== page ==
In perhaps the most significant testimony so far in the House’s impeachment inquiry into President Donald Trump, Gordon Sondland, the U.S. ambassador to the European Union, testified that he was following orders of the president to pursue a quid pro quo with Ukraine involving an investigation of a company that had once hired the son of Vice President Joe Biden.
Sondland told lawmakers Wednesday Nov. 20 that he, Energy Secretary Rick Perry, and former special representative to Ukraine Kurt Volker worked with Trump lawyer Rudy Giuliani on Ukraine matters “at the express direction of the president of the United States.”
“We did not want to work with Mr. Giuliani,” he said in his opening statement. “Simply put, we played the hand we were dealt.”
When it became clear that military aid to Ukraine was being held up, Sondland said he never received a clear explanation. “In the absence of any credible explanation for the suspension of aid, I later came to believe that the resumption of security aid would not occur until there was a public statement from Ukraine committing to the investigations of the 2016 election and Burisma, as Mr. Giuliani had demanded.”
Sondland testified that the arrangement negotiated with Ukraine constituted a quid pro quo.
“I know that members of this committee have frequently framed these complicated issues in the form of a simple question: Was there a ‘quid pro quo?’” Sondland said in his statement. “As I testified previously, with regard to the requested White House call and White House meeting, the answer is yes.”
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Sondland also said the leadership of the State Department and the National Security Council were kept apprised of this effort. He cited emails that he said showed “the leadership of State, NSC, and the White House were all informed about the Ukraine efforts from May 23, 2019, until the security aid was released on September 11, 2019.”
Indeed, he added, the State Department “was fully supportive of our engagement in Ukraine affairs, and was aware that a commitment to investigations was among the issues we were pursuing.”
Key portions of Sondland’s testimony today differ from what he had said in a closed-door deposition.
In sworn testimony Oct. 17, Sondland said Trump told him there would be “no quid pro quo” with Ukraine. But Sondland later updated his testimony to describe a conversation with a Ukrainian official, in which Sondland told him that U.S. aid would likely not flow unless Ukraine made an anti-corruption statement.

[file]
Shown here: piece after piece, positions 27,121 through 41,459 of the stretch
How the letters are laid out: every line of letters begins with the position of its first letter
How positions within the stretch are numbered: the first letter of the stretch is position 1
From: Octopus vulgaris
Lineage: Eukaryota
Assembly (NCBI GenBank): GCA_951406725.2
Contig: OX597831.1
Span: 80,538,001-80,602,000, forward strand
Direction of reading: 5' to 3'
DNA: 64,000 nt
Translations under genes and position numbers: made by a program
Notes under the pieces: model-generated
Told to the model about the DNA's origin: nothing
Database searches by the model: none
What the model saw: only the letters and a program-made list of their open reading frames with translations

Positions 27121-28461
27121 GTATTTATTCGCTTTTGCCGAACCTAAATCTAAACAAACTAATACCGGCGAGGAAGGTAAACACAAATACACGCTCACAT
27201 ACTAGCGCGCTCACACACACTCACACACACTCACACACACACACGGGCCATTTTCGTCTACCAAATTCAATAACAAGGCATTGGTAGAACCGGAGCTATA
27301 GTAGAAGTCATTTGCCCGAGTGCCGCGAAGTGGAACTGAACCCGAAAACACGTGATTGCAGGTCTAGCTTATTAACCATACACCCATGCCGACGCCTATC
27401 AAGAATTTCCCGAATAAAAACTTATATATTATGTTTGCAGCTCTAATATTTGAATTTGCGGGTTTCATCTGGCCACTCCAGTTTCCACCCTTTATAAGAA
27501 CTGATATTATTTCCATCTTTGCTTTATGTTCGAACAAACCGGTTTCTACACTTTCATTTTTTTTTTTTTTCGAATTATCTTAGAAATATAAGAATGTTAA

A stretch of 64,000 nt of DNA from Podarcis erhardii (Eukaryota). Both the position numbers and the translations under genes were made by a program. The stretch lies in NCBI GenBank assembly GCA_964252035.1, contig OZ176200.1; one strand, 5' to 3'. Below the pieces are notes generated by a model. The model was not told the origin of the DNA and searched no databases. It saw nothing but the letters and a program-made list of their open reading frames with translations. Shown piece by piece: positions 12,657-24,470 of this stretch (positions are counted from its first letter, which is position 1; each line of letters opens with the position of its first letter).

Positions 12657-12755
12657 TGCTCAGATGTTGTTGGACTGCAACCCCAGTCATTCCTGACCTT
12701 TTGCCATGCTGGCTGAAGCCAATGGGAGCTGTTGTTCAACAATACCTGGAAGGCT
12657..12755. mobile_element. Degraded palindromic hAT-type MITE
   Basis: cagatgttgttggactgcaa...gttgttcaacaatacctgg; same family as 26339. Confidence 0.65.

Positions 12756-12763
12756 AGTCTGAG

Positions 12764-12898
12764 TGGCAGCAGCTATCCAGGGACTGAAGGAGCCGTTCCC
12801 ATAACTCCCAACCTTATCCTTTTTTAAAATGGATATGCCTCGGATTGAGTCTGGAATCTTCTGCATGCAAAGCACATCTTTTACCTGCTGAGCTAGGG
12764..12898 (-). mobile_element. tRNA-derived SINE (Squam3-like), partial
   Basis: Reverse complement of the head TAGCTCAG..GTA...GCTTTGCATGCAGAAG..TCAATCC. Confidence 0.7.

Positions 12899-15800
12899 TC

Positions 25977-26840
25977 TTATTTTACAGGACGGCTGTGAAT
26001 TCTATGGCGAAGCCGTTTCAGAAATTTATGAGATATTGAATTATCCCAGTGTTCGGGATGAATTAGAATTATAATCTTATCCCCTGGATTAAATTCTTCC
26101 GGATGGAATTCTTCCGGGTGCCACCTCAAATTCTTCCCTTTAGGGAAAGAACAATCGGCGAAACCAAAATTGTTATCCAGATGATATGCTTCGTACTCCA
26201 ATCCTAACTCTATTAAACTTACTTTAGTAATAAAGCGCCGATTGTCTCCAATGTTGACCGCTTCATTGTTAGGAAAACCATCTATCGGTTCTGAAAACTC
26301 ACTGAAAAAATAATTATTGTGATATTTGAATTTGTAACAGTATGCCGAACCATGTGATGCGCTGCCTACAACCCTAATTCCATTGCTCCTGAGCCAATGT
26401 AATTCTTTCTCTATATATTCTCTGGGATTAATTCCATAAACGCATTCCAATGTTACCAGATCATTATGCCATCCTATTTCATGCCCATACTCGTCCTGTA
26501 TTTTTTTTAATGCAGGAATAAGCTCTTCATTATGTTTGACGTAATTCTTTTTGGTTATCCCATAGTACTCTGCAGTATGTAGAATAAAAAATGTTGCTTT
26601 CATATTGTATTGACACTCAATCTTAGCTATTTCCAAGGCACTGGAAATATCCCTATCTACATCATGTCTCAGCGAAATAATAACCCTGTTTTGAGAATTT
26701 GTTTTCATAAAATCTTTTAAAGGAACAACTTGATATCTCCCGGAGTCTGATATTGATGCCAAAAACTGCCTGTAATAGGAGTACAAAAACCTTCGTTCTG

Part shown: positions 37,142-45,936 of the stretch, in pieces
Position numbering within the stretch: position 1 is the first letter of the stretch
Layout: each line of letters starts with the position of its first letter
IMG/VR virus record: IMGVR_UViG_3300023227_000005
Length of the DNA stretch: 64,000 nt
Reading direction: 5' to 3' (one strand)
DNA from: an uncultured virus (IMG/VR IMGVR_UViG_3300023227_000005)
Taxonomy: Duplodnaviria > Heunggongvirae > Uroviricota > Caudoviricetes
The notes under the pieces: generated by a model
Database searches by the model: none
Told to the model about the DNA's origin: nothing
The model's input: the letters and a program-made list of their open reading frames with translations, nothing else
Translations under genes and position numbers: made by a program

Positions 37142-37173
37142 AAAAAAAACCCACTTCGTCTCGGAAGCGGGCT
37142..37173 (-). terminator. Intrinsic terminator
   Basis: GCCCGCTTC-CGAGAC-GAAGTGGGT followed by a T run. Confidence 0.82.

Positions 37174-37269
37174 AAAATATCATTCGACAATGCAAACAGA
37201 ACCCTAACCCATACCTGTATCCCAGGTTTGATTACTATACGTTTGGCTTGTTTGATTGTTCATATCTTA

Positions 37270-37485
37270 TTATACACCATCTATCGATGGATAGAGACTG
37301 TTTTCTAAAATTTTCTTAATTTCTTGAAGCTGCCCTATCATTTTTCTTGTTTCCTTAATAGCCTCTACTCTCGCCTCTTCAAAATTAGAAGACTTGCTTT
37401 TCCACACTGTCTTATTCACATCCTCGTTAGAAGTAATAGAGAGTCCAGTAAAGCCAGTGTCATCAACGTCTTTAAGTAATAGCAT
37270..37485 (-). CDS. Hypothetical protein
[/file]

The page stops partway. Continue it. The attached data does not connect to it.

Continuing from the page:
In his public testimony, Sondland explained the differences in part as stemming from obstacles from the administration in obtaining documents related to the period in question.
“My lawyers and I have made multiple requests to the State Department and the White House for these materials,” he said. “Yet, these materials were not provided to me. They have also refused to share these materials with this committee. These documents are not classified and, in fairness, should have been made available.”
Sondland said that as he has learned additional details he did not know at the time, he regrets his participation. Two Soviet-born individuals with close ties to Giuliani, Lev Parnas and Igor Fruman, have been charged in an indictment for conspiring to violate the ban on foreign donations and contributions in connection with federal and state elections
“If I had known of all of Mr. Giuliani’s dealings or of his associations with individuals now under criminal indictment, I would not have acquiesced to his participation,” Sondland said..
Before taking his diplomatic post in June 2018, Sondland worked in the hotel industry. He founded Provenance Hotels, which has boutique “lifestyle” hotels in at least seven states and employs more than 1,000 people between its hotels and headquarters in Portland, Ore., according to Sondland’s State Department biography.
Sondland — through four limited liability companies — donated $1 million to Trump’s inaugural committee, the Center for Responsive Politics reported in April 2017.